Several readers have written to complain about trash and other debris on the sides of highways around the Las Vegas Valley, wondering who — if anyone — cleans it up.
The Nevada Department of Transportation, which oversees 763 miles of freeways and roads in Clark County — about 14 percent of Southern Nevada’s total transportation network — does, though clearly not as quickly as some would like.
State-maintained highways and roads account for over 52 percent of vehicle miles traveled, including Interstate 15 and U.S. Highway 95, as well as several major local thoroughfares like Sahara Avenue and Charleston Boulevard. And there were over 18.3 million vehicle miles traveled in Clark County last year alone, according to NDOT.
Those motorists tossed a lot of junk out their windows, leaving the department’s six maintenance stations in Clark County, including two in Las Vegas, and 250 experienced maintenance workers in Southern Nevada with a mammoth job.
NDOT’s District 1 maintenance crew pick up 2,000 cubic yards of highway and roadside debris each month, generating enough trash to fill 100,000 bathtubs annually.
The crews operate 20 mechanical booms that sweep a 10-foot path across I-15 gutters and medians as well as other state-maintained Las Vegas Valley roadways at least once a week.
All that sweeping leads to broom bristles needing to be replaced every other week. The brooms are also dispatched when a spill or roadside hazard has been reported.
In fiscal 2018, the department invested $21.3 million in pavement surfacing, or roughly 80 percent of its maintenance budget. It also uses that money to keep more than 600 vehicles and approximately 2,000 pieces of heavy equipment such as snow plows on the road.
In addition to cleaning up debris, NDOT removes graffiti painted on its maintained areas.
“Investment in maintenance and upkeep curtails costly and larger repairs in the future,” said NDOT spokesman Tony Illia. “As such, proactive and consistent maintenance and reinvestment in our transportation infrastructure system is critical to ensuring statewide mobility and connectivity as well as reliability and longevity.”
NDOT crews are also often among the first on the scene of incidents on roadways, assisting drivers and emergency responders.
Their work isn’t without danger, as 24 NDOT employees have been killed in the line of duty since 1948.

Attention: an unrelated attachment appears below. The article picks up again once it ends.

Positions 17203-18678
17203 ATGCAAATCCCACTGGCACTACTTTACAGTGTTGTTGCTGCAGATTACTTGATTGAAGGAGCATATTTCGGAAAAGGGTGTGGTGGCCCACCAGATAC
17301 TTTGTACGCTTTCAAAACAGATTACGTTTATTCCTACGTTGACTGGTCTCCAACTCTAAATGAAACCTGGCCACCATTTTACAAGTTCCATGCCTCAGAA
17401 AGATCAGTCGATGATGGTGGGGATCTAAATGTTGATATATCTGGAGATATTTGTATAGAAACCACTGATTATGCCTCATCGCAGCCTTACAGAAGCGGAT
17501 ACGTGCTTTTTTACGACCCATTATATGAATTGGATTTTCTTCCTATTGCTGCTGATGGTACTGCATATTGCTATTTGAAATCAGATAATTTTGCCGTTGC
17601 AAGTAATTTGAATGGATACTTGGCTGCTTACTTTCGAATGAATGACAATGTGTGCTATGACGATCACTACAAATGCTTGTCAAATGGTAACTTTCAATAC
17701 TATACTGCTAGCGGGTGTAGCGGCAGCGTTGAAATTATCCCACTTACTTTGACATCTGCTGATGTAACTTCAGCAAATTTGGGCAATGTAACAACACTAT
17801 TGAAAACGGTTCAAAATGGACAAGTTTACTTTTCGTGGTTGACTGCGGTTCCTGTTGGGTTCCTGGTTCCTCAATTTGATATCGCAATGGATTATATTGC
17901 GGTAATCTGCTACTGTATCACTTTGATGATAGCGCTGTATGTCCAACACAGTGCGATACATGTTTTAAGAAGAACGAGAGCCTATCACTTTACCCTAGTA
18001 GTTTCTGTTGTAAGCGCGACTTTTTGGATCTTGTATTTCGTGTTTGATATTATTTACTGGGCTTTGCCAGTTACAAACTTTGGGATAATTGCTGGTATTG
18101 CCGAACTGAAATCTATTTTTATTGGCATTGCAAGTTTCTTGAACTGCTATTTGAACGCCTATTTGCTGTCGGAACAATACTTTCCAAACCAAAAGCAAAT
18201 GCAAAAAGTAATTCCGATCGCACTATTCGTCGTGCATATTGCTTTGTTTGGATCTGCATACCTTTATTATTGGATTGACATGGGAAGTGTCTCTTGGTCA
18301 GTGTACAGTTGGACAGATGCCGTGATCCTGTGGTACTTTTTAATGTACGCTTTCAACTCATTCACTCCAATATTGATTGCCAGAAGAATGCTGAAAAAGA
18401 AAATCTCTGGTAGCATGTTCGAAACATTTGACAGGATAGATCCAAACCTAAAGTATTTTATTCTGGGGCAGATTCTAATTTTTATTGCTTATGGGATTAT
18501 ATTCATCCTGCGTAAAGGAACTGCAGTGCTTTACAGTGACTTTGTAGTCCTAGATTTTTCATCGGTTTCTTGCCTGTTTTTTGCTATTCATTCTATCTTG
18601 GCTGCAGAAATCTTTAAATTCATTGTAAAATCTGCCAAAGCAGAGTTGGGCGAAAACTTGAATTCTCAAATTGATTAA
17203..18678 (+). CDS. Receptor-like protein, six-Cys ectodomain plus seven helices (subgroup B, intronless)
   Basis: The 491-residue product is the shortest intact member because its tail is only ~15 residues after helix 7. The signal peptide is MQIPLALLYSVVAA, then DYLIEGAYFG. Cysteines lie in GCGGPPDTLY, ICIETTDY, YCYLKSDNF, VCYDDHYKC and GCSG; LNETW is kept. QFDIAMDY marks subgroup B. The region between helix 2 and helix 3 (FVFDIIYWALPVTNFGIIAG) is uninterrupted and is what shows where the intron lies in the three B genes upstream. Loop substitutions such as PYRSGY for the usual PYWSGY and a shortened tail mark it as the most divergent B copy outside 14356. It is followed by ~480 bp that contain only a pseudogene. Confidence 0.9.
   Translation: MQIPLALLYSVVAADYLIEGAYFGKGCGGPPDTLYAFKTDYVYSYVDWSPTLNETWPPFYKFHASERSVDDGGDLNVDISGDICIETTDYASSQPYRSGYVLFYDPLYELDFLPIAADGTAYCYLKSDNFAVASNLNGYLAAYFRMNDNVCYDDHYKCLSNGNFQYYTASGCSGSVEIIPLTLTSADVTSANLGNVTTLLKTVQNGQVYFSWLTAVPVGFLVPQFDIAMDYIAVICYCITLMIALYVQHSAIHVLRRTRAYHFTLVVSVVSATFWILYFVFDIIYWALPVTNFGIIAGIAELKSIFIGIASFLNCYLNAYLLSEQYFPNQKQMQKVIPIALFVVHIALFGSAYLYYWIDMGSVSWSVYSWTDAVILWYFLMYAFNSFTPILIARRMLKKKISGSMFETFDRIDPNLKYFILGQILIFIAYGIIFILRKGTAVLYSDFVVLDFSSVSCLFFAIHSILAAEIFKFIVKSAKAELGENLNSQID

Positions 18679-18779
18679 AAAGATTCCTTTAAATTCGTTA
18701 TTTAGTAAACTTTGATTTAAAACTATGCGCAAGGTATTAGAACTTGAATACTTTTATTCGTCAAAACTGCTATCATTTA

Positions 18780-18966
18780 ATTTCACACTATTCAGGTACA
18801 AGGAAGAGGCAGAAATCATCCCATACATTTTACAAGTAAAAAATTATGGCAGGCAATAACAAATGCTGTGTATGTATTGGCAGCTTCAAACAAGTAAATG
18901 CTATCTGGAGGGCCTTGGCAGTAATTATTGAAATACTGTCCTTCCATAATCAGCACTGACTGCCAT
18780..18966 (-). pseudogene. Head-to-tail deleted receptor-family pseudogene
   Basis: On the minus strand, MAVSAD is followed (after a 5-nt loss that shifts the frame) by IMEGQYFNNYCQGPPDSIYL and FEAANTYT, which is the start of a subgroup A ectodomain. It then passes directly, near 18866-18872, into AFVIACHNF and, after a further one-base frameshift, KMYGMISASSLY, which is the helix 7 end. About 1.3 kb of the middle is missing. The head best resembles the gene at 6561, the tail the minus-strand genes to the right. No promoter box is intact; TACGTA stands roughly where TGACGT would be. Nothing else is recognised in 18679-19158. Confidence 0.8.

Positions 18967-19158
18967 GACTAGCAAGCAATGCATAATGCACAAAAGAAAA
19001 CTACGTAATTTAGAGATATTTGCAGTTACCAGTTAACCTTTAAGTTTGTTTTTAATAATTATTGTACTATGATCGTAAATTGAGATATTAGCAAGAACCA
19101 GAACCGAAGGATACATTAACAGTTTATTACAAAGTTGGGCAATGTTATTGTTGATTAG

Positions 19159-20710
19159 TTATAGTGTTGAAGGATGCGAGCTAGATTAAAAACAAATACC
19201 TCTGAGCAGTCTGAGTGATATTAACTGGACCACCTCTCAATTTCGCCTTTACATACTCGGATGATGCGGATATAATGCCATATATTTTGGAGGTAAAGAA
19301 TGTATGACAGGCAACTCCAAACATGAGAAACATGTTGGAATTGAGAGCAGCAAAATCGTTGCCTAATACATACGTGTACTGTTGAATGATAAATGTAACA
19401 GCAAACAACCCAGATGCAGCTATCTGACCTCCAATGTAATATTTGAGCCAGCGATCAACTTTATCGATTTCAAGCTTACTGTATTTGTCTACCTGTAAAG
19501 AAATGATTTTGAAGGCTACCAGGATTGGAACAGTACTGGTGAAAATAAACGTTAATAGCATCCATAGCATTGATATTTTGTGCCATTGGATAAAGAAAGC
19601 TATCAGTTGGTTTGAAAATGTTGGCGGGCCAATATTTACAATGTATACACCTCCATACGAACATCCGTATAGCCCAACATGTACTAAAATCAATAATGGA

The most recent NDOT employee killed on the job was Ron Raiche Jr., who was struck and killed by an inattentive driver on March 30, 2015, while repairing cracking roadway on Interstate 80 near Battle Mountain.
In response to those deaths, the Legislature amended the “Move Over Law” (Assembly Bill 17) in 2017, requiring motorists to stop or move over when approaching NDOT vehicles with flashing warning lights.
Drivers failing to do so can be charged with a misdemeanor.
St. Rose Parkway construction
A 7-mile stretch of St. Rose Parkway in Henderson will see lane restrictions over the next two weeks.
Roadway cracks between Las Vegas Boulevard and the 215 Beltway will be repaired Tuesday and Wednesday and then again Jan. 28-31, the Nevada Department of Transportation said.
Improvements will take place from 5 a.m.-2 p.m. daily, with crews working in moving operations.
Motorists can expect lane reductions through the work areas.
Department maintenance crews will be filling pavement cracks with an asphalt emulsion to reduce water infiltration and reinforce the roadbed.
“Crack filling prevents further roadway deterioration for a smoother, safer driving experience,” said Illia. “It’s a cost-effective maintenance solution that extends the roadway’s life cycle.”
Valle Verde Drive improvement
A $5.4 million improvement project on Valle Verde Drive is slated to upgrade a 3-mile portion of the Henderson road.
The project improvements will include new pavement, markings, continuous bike lanes and improved pedestrian facilities, including improved multi-modal access to the Pittman Wash Trail, Silver Springs Recreation Center, Gibson Elementary School and Greenspun Junior High, according to Henderson officials.
Work is expected to begin Feb. 4 between Horizon Ridge Parkway and Warm Springs Road. The project is expected to be complete in October.